Substitutes - Are They Safe?
Scottie Misner, Ph.D., R.D. Associate Nutrition Specialist
Controversy over the safety of sugar substitutes is anything but sweet. A recent national survey found that over 144 million American adults consume sugar-free products regularly.
Supporters of no-calorie sugar substitutes, like aspartame and saccharin maintain the sweeteners are safe in moderation. Critics, however, question their safety. One of the most vocal critics has been Michael Jacobson, Ph.D., executive director of the Washington-based consumer group, Center for Science in the Public Interest (CSPI). He likens the consumption of sugar substitutes to playing the lottery.
Is there really cause for concern? Heres a roundup of the controversies surrounding sugar substitutes:
First approved by the Food and Drug Administration (FDA) in 1988, the sweetener was approved for use in soft drinks. Acesulfame -K is even sweeter when used in combination with Aspartame. Youll find the combo in Pepsi One, a newer one-calorie drink.
According to Nutrinova, the make of Sunett, cancer experts initially opposed the sweetener based on incomplete data, but when two of the scientists were later presented with more data, they reversed their opinions. One of the experts, Emmanual Farber, M.D., Ph.D., of Jefferson Medical College in Philadelphia, who is suspicious of sugar substitutes in general, says, based on the data so far, acesulfame-K has not been shown to be carcinogenic. It is reasonably safe.
Aspartame is found in over 1,500 products in the U.S. Major health groups and agencies in over 90 countries, including the World Health Organization and American Medical Association have said its safe. The one exception is for people diagnosed with phenylketonuria (PKU), a rare genetic condition in which the body cannot properly metabolize the amino acid phenylalanine (a component of aspartame). Most experts have dismissed speculation that aspartame might increase the risk of brain tumors.
Although complaints of adverse reactions, such as headaches, allergic reactions, seizures and behavioral changes have been reported, scientific studies have not been able to prove a clear connection to the sweetener. Still, the Centers for Disease Control and Prevention leave open the possibility that small groups of people are especially sensitive to aspartame.
Despite its use in over 100 countries, the safety of this century-old sweetener is fraught with controversy. In the 1970s, high doses of saccharin were shown to cause bladder cancer in male rats, prompting an attempt to ban the sweetener. The move was thwarted by Congress to appease consumers.
Some experts argue that the doses of saccharin used in the studies were unrealistically high. Moreover, they say, the way the cancer developed is unique to a rats urinary system and therefore not even relevant to humans. Opponents contend that despite no proof saccharin causes cancer in humans, population studies show an association between heavy users of artificial sweeteners (mostly saccharin at the time) and bladder cancer, and should not be ignored.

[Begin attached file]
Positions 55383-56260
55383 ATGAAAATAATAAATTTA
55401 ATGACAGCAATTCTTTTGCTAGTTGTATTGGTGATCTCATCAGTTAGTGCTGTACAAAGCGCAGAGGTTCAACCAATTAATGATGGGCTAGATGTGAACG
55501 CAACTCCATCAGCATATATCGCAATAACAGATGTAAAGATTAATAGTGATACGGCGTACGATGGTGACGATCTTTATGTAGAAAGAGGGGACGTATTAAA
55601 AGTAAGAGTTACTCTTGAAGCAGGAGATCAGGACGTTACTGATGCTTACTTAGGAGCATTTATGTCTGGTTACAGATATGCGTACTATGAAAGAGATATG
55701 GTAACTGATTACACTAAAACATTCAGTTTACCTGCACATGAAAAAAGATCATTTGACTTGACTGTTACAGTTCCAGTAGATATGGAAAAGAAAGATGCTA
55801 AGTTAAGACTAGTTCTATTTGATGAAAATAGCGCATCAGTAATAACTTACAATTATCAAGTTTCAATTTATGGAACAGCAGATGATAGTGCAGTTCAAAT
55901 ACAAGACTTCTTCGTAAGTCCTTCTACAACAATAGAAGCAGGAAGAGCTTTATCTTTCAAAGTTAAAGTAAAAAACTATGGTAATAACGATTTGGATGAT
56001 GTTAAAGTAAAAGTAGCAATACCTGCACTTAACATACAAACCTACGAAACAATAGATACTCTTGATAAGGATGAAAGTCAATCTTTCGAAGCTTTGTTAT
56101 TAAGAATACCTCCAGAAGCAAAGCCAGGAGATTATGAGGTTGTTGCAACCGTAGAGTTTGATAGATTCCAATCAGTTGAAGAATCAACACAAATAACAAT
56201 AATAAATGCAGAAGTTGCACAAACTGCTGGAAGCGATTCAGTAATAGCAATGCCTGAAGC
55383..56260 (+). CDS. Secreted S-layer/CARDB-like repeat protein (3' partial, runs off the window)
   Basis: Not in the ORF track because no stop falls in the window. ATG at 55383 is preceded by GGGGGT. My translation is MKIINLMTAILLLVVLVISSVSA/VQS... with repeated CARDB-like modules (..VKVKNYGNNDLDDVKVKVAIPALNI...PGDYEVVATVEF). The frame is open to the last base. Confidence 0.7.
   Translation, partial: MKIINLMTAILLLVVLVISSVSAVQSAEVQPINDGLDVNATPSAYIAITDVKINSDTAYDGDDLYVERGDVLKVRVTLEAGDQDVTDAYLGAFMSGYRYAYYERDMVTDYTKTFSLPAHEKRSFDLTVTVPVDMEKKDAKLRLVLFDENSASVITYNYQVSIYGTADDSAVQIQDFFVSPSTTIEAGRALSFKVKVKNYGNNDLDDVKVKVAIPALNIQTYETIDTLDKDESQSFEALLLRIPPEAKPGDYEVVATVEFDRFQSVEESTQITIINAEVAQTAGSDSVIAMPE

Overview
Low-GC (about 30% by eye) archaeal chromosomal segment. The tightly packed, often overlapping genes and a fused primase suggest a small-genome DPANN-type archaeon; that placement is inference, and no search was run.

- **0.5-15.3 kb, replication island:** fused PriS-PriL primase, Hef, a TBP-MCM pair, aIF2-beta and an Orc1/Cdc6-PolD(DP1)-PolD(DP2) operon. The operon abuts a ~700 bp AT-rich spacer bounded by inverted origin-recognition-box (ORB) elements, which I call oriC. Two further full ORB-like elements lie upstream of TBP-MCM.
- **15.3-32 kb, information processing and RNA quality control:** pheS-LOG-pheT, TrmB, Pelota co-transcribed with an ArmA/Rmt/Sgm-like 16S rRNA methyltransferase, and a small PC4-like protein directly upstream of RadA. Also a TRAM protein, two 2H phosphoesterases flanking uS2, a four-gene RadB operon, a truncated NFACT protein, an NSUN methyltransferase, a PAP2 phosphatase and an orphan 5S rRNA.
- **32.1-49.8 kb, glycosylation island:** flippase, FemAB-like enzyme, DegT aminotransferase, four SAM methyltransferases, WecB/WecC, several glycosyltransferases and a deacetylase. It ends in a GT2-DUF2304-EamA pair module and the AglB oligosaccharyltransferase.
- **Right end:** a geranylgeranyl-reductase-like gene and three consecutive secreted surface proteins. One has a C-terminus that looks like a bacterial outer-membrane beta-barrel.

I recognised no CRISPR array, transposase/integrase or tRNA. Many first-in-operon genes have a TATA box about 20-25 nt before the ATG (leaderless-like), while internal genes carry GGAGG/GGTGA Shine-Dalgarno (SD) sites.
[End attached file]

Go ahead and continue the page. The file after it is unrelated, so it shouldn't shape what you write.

Sucralose is the only non-caloric sweetener made from real sugar. To produce sucralose, scientists alter the structure of the sugar molecule, making it much sweeter than sugar. Yet it doesnt promote tooth decay nor affect blood sugar levels, so it is suitable for use with people who have diabetes.
In reviewing over 100 studies over 20 years, the FDA concluded sucralose
does not pose cancer, reproductive or neurologic risk to humans. Sucralose
poses no safety problems because it is made from sugar. Splenda can
also be used by people with phenylketonuria. It may be safely used by
pregnant women and nursing mothers.
Alitame, made by Pfizer, Inc., has been under review by the FDA for over 10 years. Safety studies so far have not found it to cause cancer.
Banned in 1970 because a saccharin-cyclamate combination caused cancer in mice, the FDA and National Academy of Sciences have since reviewed the evidence and concluded that cyclamate, by itself, does not cause cancer. However, other health concerns have been raised, such as testicular atrophy and high blood pressure. A petition to reapprove its use has been under review by the FDA for 17 years.
Developed by Monsanto, the maker of NutraSweet, this no-calorie sweetener (40 times sweeter than NutraSweet) is under FDA review.
A natural Alternative sweetener, Stevia rebaudiana is an herb that is much sweeter than sugar, yet is calorie-free. Though it hasnt gone through the FDA approval process for use as a sweetener, it is sold as a dietary supplement. It is available in powered extract or liquid form. Look for it in the herbal section of health food stores. Avoid the alcohol-based forms.
No artificial sweetener should play a major role in a healthful diet.
Even if all of these sweeteners were given the green light for safety
tomorrow, they would still fall short when it comes to good nutrition.
Like sugar, sugar substitutes, and many of the foods that contain them
contribute little or nothing in the way of nutrients, and also take
the place of more nutritious foods in the diet.
Acesulfame-K is still an unknown. It may be safest when combined with another sweetener, so less of each can be used. And an occasional packet or two of Sweet n Low isnt likely to be harmful.
Questions of safety aside, can sugar substitutes help you lose weight? Rising obesity rates would suggest not. Though there is some evidence aspartame can be helpful, most experts agree that sugar substitutes in general are neither the cause nor the cure for obesity.
Consider these points when deciding about using sugar substitutes:
Low-Calorie Sweeteners: Adding Reduced-Calorie Delights to a
Sugar Substitutes: Americans Opt for Sweetness and Lite.
Use of Nutritive and Nonnutritive Sweeteners, Position of the American
Dietetic Association, J Am Diet Assoc, 1998; 98:580-587.
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